Following a Miami company's interest in county-owned land, commissioners agree to seek additional ideas.
A 114-acre county-owned parcel could potentially be developed as affordable housing, but commissioners will likely hear from other developers first.
Since October, staff has been preparing the land in question, located at 2501 Dr. Martin Luther King Way.
A plan proposed to the county by Woodwater Investments, a Miami-based company, would feature single-family houses, townhouses and a commercial strip center.
At least 6 acres would be used for the specific needs of the neighborhood, such as the addition of a grocery store or pharmacy.
Woodwater Investments approached the county with an unsolicited proposal in 2018 and commissioners in May directed county staffers to work on the details of the sale.
commissioners approved a term sheet to help staff draft a contract for the project.
The only step remaining on the project is for staff to work with Woodwater Investments on a contract to bring before the board for approval.
However, throughout the process, Commissioner Nancy Detert has been a dissenting voice.
She questioned whether the county should selling the property, across from Emma E. Booker Elementary School, for such a low price.
If the proposal is approved, Woodwater will purchase the property for $2.5 million after the county purchased the site for $2.2 million in 2013.
She also questioned whether a Miami-based company has the best interests of the county in mind.
Throughout the process, Detert has been unsuccessful in swaying her fellow commissioners who said the project would bring good benefits to the area.
However, on Nov. 17, she won unanimous support to try a new approach.
Detert made a motion asking County Administrator Jonathan Lewis to create a competitive public process for proposals for an affordable/workforce housing project or other creative housing opportunities on the site.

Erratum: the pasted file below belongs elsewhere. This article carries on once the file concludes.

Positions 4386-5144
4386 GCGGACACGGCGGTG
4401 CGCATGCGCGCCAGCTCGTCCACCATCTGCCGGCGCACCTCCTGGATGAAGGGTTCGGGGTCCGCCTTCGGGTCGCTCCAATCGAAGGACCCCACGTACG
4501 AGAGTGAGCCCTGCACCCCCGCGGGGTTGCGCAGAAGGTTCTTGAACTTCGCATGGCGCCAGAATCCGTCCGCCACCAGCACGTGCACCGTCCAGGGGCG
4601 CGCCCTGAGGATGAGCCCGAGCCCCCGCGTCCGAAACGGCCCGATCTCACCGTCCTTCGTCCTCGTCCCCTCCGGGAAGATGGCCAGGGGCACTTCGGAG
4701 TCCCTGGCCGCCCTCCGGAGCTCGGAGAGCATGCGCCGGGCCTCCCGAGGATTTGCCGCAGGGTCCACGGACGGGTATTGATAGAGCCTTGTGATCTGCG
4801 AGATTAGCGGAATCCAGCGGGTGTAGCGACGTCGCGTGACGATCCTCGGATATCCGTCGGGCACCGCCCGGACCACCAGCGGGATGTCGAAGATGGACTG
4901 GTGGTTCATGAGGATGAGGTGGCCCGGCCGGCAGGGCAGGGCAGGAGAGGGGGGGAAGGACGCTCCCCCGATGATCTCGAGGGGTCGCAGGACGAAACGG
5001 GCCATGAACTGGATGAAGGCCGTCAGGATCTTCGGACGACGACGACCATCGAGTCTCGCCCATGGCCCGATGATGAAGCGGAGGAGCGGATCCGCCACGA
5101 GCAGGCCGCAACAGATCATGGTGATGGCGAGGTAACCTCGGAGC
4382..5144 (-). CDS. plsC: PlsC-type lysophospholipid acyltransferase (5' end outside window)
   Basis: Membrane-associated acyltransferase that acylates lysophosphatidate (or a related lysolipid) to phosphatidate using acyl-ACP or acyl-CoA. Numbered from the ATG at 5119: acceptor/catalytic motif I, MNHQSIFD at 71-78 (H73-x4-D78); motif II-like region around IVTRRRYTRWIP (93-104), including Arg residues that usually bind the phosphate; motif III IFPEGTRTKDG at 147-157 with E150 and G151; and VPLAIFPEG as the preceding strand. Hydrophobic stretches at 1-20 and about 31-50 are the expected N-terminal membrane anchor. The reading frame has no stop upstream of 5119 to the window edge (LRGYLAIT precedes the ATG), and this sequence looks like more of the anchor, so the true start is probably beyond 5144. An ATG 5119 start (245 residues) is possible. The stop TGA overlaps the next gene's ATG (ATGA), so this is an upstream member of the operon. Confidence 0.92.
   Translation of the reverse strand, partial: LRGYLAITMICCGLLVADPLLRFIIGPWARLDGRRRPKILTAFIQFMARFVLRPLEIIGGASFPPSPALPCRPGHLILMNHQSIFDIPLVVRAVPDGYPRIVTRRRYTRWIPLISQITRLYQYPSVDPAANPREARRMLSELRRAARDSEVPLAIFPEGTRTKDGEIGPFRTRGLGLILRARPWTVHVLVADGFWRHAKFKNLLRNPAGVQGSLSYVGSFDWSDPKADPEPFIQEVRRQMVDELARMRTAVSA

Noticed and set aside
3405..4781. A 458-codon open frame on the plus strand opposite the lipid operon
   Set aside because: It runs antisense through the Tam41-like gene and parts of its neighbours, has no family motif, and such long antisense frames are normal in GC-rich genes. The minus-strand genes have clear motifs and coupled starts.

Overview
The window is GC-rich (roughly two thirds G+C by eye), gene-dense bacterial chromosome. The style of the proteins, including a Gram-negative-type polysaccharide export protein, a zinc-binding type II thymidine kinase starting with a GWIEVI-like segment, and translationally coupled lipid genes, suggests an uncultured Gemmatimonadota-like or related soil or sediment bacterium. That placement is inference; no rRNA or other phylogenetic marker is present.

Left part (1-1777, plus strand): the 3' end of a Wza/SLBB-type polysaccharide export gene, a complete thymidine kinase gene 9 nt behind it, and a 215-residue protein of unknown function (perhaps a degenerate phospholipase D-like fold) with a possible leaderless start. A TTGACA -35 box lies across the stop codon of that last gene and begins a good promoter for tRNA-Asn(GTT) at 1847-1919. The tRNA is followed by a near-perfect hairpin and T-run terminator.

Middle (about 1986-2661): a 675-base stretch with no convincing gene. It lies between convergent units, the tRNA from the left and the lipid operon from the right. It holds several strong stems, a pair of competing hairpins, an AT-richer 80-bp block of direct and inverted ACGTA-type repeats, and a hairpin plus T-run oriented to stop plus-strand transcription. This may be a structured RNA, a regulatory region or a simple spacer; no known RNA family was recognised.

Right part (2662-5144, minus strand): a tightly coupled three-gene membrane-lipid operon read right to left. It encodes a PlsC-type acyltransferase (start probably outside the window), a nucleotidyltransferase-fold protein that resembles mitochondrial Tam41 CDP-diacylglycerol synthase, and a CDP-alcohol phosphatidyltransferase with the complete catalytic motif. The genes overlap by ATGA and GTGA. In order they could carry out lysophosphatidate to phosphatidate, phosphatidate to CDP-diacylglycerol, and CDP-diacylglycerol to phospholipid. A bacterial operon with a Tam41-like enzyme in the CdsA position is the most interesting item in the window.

“It doesn’t limit us to anything. It doesn’t limit us to one proposal by one guy from Miami. It doesn’t limit us to just affordable or just workforce,” Detert said. “ … As long as it’s housing, I’m willing to take a look at it.”
Other opportunities, Detert said, could include a tiny house community — in idea she has suggested in the past — or an artist colony.
Opening a solicitation process, she said, would allow the county to consider other ideas from community members.
“We’ve heard from other people who have said, ‘I didn’t know that property was available. I could do better,’” Detert said.
Commissioners unanimously supported the motion, which Lewis said will likely result in a formal Invitation to Negotiate for several companies.
However, Commissioner Alan Maio said he did not want staff to take a year to collect proposals.
Lewis said the ITN or any other form of solicitation the county advertises could have a 30-day window.
Commission Chair Mike Moran said he’d like to include a stipulation in the advertising so that those hoping to submit a proposal know that the parcel does not solely have to be for housing, but it could include some type of mix that includes housing and other potential uses.
“If someone comes with a really creative project that includes housing but also might be a hybrid of something else — sports, some type of multiuse — that would be great,” Moran said. “It doesn’t stop people from bringing creative ideas that are related to affordable housing.”
Maio said he’d also like to see some type of development to address the lack of restaurants and grocery stores in the area by adding a small grocery store or pharmacy.
Staff will now work to open a solicitation period for the project. The motion does not stop the county from continuing negotiations with Woodwater Investments.